contextStorage: {
		storeInFile: { module: "localfilesystem"},
    	default    : { module: "memory" }

And you use the following set's (this applies to any node that can access context directly like the change, inject, or change nodes):

flow.set("count", 123);               // stored in memory, count = 123
flow.set("count", 234, "default");    // stored in memory, count now - 234
flow.set("partid", "b301", "storeInFile"); // stored in file, partid = "b301"
flow.set("color", "red", "InFile");   // invalid storeName 
                                      // - stored based on 'default' rules
                                      // - a 'storeName' of `default` exists and is used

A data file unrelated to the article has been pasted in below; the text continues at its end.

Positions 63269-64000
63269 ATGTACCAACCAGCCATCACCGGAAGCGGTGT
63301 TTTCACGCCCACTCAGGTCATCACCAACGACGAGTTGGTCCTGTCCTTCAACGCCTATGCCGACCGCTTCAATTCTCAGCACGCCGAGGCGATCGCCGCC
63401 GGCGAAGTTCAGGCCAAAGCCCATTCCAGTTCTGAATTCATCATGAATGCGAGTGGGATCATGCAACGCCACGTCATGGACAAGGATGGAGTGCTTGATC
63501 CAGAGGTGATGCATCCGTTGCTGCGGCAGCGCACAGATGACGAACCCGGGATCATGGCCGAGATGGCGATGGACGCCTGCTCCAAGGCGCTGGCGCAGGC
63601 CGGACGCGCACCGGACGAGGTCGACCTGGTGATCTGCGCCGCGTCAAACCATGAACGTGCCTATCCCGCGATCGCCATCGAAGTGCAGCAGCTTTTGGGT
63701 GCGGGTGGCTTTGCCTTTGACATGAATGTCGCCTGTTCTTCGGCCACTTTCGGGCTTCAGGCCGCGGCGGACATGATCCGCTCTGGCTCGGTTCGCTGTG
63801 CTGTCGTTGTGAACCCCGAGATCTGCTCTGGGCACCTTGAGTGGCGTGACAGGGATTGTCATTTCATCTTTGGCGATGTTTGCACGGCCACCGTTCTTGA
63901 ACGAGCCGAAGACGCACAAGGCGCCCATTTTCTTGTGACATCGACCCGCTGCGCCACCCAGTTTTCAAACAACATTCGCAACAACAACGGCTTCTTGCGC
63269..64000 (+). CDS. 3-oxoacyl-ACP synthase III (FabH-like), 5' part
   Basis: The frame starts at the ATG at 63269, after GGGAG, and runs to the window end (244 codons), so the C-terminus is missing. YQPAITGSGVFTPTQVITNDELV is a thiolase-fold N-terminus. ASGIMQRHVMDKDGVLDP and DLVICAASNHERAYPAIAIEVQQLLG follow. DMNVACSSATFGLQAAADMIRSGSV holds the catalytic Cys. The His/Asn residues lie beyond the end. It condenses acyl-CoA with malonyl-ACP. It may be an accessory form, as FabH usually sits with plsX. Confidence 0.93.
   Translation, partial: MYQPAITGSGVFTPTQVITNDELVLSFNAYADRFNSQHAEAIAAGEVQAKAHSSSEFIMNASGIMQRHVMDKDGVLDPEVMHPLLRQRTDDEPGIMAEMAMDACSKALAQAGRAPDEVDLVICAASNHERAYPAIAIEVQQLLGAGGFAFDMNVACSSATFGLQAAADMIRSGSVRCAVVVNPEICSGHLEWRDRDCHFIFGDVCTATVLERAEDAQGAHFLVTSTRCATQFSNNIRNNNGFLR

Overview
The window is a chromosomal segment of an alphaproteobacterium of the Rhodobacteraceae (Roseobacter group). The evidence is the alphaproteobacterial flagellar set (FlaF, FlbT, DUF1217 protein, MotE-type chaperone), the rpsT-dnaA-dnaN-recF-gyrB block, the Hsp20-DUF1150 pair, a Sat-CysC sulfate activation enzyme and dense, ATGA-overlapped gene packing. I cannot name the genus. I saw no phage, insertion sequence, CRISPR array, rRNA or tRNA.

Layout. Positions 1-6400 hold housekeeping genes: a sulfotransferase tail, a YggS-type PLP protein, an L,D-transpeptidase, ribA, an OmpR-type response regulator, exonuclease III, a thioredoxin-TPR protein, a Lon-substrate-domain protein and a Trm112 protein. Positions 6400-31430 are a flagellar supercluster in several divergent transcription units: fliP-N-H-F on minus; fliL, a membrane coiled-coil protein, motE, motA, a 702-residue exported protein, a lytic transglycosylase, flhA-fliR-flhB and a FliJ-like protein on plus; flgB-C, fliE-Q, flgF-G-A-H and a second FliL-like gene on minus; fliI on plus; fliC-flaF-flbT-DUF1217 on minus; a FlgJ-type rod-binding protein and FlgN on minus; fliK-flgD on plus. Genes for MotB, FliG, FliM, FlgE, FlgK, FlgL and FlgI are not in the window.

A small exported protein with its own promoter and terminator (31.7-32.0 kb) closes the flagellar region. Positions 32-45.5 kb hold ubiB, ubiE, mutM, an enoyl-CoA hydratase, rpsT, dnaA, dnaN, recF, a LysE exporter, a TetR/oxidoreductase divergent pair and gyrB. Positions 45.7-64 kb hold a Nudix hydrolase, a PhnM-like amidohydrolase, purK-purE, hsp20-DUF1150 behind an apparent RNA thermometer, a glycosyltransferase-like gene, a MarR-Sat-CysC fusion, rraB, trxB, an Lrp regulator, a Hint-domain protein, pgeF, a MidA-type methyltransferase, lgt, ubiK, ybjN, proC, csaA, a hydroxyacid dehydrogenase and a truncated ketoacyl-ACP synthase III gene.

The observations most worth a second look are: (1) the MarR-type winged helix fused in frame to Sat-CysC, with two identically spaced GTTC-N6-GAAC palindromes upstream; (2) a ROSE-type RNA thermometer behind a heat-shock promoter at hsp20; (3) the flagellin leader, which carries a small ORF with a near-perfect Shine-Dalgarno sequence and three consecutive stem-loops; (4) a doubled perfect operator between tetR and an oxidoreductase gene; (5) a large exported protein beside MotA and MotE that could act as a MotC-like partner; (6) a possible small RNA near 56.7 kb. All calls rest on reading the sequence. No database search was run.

// - stored in memory, color = 'red'

Note: Having multiple entries in settings.js can lead to confusion. If you have:

    contextStorage: {
    	default    : { module: "memory" },
		storeInFile: { module: "localfilesystem"},
		memoryOnly : { module: "memory" }

and run the following code:

	flow.set("count", 123);               // the value is stored in memory
	flow.set("count", 234, "default");    // the value is stored in memory
	flow.set("count", 345, "memoryOnly"); // the value is stored in memory

the first line stores '123' in default:count.
the second line replaces '123' with '234' in default:count
the third line stores '345' in memoryOnly:count

If you forget to specify the location in a get or set, you might end up with the wrong value.

SUGGESTION: If you want have all your context data be persistant, setup your settings.js file with the following:

    contextStorage: {
    	default    : { module: "localfilesystem"}

Here are some more examples

Example 1: default to memory, require a name for storing in a file

    contextStorage: {